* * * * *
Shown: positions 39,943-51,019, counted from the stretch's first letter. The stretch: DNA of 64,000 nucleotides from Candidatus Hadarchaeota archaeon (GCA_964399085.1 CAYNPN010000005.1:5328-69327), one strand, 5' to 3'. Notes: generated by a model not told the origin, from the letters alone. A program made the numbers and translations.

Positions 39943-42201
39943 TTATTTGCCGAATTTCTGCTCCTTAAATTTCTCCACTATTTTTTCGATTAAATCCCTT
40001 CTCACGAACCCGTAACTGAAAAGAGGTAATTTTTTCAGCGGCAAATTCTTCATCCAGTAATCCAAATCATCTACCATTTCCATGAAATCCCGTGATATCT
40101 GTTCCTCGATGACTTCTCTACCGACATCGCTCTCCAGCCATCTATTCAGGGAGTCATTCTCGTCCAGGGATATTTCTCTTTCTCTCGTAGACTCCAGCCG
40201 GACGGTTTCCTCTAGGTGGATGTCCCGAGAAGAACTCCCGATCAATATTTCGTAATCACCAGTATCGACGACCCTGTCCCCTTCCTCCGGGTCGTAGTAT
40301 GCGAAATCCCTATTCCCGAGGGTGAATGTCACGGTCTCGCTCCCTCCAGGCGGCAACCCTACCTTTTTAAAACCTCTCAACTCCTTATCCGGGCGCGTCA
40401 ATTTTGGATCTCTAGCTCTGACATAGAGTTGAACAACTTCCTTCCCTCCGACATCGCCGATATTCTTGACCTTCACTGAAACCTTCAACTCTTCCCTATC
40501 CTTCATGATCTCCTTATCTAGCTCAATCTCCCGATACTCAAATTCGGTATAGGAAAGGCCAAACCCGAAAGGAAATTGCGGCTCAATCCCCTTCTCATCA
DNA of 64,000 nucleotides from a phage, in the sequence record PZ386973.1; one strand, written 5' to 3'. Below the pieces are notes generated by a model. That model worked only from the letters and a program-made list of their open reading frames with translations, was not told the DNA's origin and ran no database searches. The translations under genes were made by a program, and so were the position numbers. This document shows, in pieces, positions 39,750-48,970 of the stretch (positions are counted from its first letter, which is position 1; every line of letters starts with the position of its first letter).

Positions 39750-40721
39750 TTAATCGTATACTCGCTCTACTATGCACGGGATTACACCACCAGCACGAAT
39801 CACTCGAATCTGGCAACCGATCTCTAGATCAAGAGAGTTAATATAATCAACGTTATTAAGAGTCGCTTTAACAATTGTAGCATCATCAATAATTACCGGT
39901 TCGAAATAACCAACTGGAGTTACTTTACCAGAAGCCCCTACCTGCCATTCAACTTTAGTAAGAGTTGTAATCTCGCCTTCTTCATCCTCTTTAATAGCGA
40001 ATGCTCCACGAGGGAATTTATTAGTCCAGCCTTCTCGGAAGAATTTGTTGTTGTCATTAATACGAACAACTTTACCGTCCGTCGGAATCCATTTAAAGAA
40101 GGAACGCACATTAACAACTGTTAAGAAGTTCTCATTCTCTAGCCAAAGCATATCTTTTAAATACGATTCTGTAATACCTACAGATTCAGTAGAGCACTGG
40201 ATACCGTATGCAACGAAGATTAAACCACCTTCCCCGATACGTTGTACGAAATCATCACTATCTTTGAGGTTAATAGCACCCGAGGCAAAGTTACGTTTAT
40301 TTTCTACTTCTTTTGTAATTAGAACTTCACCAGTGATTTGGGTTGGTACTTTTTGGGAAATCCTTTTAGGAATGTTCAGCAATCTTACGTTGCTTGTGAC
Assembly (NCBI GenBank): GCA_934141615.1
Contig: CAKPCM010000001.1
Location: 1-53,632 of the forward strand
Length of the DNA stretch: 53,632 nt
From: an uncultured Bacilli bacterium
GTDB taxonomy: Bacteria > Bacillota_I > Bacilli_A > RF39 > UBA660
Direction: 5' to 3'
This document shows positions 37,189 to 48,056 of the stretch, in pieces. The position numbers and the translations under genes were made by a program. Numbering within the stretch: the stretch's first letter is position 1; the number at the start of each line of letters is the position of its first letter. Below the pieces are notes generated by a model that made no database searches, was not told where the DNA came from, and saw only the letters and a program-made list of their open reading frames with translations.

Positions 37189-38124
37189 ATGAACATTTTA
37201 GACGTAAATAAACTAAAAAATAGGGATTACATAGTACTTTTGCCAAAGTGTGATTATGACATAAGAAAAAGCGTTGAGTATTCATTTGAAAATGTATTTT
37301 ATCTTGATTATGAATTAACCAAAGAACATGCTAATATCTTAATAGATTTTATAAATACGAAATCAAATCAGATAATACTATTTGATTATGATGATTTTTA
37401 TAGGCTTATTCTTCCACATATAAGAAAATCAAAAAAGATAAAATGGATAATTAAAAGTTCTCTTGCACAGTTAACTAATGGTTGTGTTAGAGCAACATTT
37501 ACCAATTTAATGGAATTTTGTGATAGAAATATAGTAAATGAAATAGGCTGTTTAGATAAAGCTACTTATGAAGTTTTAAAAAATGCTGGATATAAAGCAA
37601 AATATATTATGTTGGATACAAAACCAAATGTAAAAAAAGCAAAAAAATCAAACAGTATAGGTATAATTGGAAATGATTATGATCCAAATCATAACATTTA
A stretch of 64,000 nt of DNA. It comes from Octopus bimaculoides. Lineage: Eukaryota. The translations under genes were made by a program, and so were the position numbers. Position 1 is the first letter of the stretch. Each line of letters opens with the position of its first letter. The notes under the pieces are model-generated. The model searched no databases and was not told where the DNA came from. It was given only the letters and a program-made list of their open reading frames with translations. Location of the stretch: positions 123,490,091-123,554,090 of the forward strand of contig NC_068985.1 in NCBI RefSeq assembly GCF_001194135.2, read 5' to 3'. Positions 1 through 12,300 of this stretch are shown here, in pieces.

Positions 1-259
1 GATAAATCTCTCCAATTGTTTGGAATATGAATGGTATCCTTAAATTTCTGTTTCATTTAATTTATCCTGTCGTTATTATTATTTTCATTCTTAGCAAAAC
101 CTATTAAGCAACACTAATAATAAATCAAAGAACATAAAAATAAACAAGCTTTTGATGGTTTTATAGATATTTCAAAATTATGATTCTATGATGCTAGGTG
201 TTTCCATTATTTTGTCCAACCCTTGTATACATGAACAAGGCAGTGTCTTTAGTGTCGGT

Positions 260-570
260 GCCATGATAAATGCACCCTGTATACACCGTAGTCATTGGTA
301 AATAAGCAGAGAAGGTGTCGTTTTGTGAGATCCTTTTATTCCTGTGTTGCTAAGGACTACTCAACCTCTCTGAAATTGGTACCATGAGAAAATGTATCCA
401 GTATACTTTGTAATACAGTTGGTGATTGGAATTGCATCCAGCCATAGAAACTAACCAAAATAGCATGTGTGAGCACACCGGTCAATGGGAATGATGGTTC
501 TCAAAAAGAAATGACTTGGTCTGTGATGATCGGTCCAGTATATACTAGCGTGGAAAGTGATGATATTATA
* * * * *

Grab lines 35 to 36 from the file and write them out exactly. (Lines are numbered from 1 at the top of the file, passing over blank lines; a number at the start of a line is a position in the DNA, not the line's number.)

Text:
Positions 1-259
1 GATAAATCTCTCCAATTGTTTGGAATATGAATGGTATCCTTAAATTTCTGTTTCATTTAATTTATCCTGTCGTTATTATTATTTTCATTCTTAGCAAAAC